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Characteristics and drivers of global NDVI-based FPAR from 1982 to 2006

Authors

  • Dailiang Peng,

    1. Center for Earth Observation and Digital Earth, Chinese Academy of Sciences, Beijing, China
    2. Key Laboratory of Digital Earth, Chinese Academy of Sciences, Beijing, China
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  • Bing Zhang,

    Corresponding author
    1. Center for Earth Observation and Digital Earth, Chinese Academy of Sciences, Beijing, China
    2. Key Laboratory of Digital Earth, Chinese Academy of Sciences, Beijing, China
      Corresponding author: B. Zhang, Center for Earth Observation and Digital Earth, Chinese Academy of Sciences, 9 Dengzhuang S. Rd., Haidian District, Beijing 100094, China. (zb@ceode.ac.cn)
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  • Liangyun Liu,

    1. Center for Earth Observation and Digital Earth, Chinese Academy of Sciences, Beijing, China
    2. Key Laboratory of Digital Earth, Chinese Academy of Sciences, Beijing, China
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  • Hongliang Fang,

    1. Key Laboratory of Resources and Environmental Information System, Institute of Geographic Sciences and Natural Resources Research, Chinese Academy of Sciences, Beijing, China
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  • Dongmei Chen,

    1. Department of Geography, Queen's University, Kingston, Ontario, Canada
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  • Yong Hu,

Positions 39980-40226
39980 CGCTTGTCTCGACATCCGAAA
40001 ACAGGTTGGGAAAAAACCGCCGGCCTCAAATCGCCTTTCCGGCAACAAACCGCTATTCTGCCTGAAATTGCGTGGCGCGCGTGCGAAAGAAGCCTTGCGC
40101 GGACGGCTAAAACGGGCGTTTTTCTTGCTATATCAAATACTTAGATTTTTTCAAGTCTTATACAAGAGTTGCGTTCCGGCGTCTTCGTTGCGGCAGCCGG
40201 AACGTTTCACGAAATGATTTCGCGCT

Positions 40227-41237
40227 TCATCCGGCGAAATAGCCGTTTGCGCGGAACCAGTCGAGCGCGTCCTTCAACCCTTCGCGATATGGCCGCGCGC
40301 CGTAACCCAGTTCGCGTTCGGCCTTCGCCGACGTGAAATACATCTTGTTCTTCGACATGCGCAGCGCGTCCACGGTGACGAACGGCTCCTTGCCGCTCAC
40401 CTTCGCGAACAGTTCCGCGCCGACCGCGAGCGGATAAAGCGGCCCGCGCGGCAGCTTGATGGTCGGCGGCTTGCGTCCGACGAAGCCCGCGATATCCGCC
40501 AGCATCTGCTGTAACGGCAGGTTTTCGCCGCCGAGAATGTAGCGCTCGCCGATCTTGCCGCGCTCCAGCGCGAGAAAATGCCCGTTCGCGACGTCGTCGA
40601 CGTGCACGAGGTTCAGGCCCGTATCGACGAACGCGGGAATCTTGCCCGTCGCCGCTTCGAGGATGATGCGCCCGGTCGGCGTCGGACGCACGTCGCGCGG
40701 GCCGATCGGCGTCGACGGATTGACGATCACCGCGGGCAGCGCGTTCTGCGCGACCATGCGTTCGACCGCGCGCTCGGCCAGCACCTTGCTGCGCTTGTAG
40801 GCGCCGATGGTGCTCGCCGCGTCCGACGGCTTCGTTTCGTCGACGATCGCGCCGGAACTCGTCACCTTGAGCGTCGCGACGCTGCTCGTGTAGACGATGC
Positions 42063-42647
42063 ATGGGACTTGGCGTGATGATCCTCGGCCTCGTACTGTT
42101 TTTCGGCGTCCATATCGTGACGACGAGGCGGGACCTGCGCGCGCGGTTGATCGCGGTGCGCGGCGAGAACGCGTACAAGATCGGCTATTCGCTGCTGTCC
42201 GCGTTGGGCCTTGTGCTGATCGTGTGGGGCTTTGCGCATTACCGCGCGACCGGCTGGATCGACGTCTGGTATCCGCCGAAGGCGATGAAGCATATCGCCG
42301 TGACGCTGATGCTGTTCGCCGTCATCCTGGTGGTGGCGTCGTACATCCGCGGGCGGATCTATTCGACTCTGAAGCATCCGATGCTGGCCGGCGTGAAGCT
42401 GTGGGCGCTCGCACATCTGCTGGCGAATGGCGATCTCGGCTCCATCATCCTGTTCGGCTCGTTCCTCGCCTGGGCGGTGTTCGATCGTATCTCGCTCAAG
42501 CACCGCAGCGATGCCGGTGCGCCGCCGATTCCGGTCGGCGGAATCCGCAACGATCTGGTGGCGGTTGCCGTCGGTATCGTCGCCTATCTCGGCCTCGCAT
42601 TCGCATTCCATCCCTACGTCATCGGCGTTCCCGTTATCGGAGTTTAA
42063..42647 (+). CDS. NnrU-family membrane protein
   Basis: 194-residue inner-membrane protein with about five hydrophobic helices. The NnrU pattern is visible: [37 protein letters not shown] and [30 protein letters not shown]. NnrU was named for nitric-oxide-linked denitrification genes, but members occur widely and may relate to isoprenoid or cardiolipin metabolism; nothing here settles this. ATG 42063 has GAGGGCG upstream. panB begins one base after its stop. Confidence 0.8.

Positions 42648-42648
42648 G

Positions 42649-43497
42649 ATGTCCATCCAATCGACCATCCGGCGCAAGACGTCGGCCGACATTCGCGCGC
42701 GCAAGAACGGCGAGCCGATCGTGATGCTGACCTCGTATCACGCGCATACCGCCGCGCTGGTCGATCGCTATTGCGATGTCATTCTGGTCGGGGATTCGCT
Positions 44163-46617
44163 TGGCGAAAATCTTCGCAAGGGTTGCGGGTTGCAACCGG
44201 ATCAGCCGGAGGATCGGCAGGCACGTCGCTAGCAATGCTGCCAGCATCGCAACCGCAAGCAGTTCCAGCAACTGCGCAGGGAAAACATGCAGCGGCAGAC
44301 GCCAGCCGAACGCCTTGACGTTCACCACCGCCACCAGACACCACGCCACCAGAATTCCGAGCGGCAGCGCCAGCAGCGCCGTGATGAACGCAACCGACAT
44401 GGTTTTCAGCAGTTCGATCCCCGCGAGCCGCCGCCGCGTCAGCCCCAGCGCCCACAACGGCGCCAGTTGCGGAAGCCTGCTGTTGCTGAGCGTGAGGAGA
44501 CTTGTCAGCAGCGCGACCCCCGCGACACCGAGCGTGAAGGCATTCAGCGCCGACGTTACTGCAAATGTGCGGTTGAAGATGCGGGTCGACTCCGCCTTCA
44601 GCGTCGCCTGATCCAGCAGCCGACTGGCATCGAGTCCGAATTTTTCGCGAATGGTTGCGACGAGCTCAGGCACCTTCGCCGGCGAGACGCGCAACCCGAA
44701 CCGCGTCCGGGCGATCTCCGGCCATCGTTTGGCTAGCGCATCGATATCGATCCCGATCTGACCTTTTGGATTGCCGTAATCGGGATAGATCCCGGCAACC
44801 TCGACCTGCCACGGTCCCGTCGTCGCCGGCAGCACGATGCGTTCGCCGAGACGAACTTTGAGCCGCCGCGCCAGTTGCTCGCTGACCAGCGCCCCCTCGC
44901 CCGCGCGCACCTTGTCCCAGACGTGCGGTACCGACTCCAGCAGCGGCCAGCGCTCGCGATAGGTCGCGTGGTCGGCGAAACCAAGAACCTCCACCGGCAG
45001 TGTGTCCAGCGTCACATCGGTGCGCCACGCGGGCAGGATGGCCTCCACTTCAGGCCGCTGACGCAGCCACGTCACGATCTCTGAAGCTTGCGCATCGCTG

1. Center for Earth Observation and Digital Earth, Chinese Academy of Sciences, Beijing, China
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  • Lingling Liu

    1. Center for Earth Observation and Digital Earth, Chinese Academy of Sciences, Beijing, China
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Corresponding author: B. Zhang, Center for Earth Observation and Digital Earth, Chinese Academy of Sciences, 9 Dengzhuang S. Rd., Haidian District, Beijing 100094, China. (zb@ceode.ac.cn)

Abstract

[1] Fraction of Absorbed Photosynthetically Active Radiation (FPAR) is a state parameter in most ecosystem productivity models and is also the key terrestrial product. In this study, Normalized Difference Vegetation Index (NDVI) from Advanced Very High Resolution Radiometer (AVHRR) Global Inventory Modeling and Mapping Studies (GIMMS) was used to estimate FPAR from 1982 to 2006, using an intermediate model. Our research focused on the analysis of long-term global FPAR interannual trend patterns and driving forces involving climate and land cover changes. Results showed that interannual trend and spatial distribution patterns of global FPAR were independent of the changes in AVHRR instruments, and differed by season dynamics and vegetation types. Compared with other seasons, the period during JJA (June–August) exhibited more areas with decreasing FPAR and greater reduction range. For FPAR interannual trend, a wholly different correlation pattern was observed between temperature and precipitation, especially for arid and semi-arid regions. A significant influence of extreme droughts such as those associated with El Nino/Southern Oscillation (ENSO) on FPAR variability was found. The result also revealed the increasing and decreasing interannual trend of FPAR corresponding to the afforestation in the Three North Shelterbelts Program in China and deforestation in tropical forests in Southeast Asia. Driving factor analysis indicated that the climate and land cover changes had an interactive effect on the FPAR annual anomalous variation.

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